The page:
Natural learning


Natural learning

Children are the next generation and form the society of tomorrow. Truly creative thinking and innovative creative power is a necessity for our planet. Children bring a potential that goes far beyond what we can imagine.

We use the term “natural learning” if we refer to emergent learning, thus a learning “from within”. Children have a strong drive to become “bigger” and more independent, to discover themselves and the world and become active in this world. Gordon Neufeld describes emergence as one of overall three important maturation processes. The emergence process enables the child to become capable of acting independently and to develop a sense of self-efficacy. Naturally learning children in the sense of emergence are eager for knowledge and full of scientific curiosity. They want to think for themselves, learn of their own accord and feel responsible for what they do. They recognize possibilities and have an open and inquisitive mind.

Naturally learning children follow their potential automatically. The potential or soul potential becomes visible through the inner motivation and excitement of a person. Regardless of whether the (learning) inspiration comes from the outside or inside, what is essential is if the organism wants to take the information in and has the possibility to deepen it, deal with it and digest it in its own rhythm.

It is necessary for natural learning to have the capacity to deal with frustration. Gordon Neufeld calls this maturation process adaptation. Adaptation can be translated with the capacity to learn from mistakes. If a child experiences frustration, i.e. something doesn’t work as he/she would want it to, he/she can look for new ways out of this experience or feel the futility emotionally. The tears of futility or the releasing crying soften the heart of the child again. They learn from mistakes and setbacks, can persevere discomfort and are resourceful. 

Also the capacity for so called integrative thinking and feeling starting from the maturation boost between 5 - 7 years is a condition for children to learn naturally. For this children need to have discovered in what they are unique and what distinguishes them from others. They need enough protection and time to be able to play and be alone with themself and on a small scale. Only then are they in a position to do something with others without losing themself. Children with integration capacity don’t just adopt any given instruction but comprehend various inconsistencies.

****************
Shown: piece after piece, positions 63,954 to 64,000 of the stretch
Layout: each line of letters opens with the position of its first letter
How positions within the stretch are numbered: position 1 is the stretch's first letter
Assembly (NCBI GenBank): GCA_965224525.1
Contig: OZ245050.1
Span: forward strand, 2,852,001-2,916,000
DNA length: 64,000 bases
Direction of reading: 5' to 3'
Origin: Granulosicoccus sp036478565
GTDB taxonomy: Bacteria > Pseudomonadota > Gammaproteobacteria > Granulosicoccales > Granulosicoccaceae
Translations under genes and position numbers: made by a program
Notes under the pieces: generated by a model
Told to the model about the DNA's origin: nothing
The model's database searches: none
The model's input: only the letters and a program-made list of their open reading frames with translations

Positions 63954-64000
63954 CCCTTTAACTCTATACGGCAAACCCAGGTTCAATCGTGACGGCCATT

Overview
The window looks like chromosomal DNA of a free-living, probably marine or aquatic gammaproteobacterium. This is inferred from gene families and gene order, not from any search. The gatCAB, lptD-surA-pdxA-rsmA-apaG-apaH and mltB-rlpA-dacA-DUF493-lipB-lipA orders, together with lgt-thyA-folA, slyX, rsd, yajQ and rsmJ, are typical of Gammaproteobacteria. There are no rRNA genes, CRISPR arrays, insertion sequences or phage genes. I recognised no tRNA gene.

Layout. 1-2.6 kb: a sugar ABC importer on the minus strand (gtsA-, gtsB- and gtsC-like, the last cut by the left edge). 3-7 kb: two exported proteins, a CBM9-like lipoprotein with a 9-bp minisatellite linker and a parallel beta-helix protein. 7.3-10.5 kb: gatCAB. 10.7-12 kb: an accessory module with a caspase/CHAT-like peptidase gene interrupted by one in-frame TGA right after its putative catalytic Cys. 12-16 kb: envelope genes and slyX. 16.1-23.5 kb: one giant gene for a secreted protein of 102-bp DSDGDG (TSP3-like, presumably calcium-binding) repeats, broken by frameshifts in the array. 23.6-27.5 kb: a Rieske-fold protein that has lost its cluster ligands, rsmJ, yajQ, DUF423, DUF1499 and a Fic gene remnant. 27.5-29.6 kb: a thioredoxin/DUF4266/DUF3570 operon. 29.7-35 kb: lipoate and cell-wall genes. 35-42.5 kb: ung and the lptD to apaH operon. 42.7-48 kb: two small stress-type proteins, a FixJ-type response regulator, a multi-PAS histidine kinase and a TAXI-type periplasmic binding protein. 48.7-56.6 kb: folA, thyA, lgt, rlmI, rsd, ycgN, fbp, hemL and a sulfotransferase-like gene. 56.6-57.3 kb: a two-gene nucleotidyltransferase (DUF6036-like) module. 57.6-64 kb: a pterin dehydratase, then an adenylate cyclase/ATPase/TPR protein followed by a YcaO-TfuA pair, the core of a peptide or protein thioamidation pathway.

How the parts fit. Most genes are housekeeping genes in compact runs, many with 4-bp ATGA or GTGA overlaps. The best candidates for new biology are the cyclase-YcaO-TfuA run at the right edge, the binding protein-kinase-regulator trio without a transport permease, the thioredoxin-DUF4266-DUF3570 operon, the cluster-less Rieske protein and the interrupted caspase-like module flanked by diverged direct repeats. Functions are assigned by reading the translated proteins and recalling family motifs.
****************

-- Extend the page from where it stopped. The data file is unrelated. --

Natural learning is indeed the most natural thing human beings do. It is however very fragile. Here we come in contact with the basic societal problem of the highly unnatural separation of “education and upbringing”, upbringing in the sense of attachment and relationship. Oftentimes in current public as well as alternative school forms there is not enough emphasis on the essential importance of attachment. A warm attachment which supports the maturation and learning of children enables children to feel secure, safe and dependent. Historically children have never been separated from their attachment figures as early and as long as today. They spend many many hours with peers in an environment with too few empathic and constant adults, they are under great pressure and oftentimes in an environment that is remote from life and doesn’t align with their natural needs. Particularly in the first 6 - 7 years, a time of emotional and social immaturity, these inadequate life conditions mean a lot of stress for children. This stress leads to alarming physical and emotional symptoms with long term consequences. 

In the public school system the better part of the training of teachers consists of learning strategies to motivate children and adolescents for predefined content and trying to control the learning processes. This is very stressful for everyone involved. We apparently work against the flow of life. In addition teachers are confronted with managing possible attachment problems of the children without a constructive discussion together with the parents. They have to cope with this in a setting where building reliable attachment relationships is fairly difficult and which is strongly peer-oriented. We understand peer-orientation as the phenomenon where children meet their attachment needs through a peer group, if an appropriate relationship offer from adults is not or not sufficiently available.  

Many children show the impact which results from lack of knowledge and developmental trauma of parents (indicators of stressed children). Children who e.g. show symptoms of a child-centristic parenting style are often difficult to lead and ask for a lot of attention. The smallest frustrations can trigger a lot of aggression and a state of alarm. According to our observation children are more busy with relationship topics than with curiously and emergently discovering life. Teachers feel exhausted and burned out over the course of the years. In so called free schools children may not experience pressure and are not or at least less extrinsically motivated to learn. However the described symptoms of stressed children oftentimes become more apparent. We see the reason for this in the denial of leadership which is often part of the concept.

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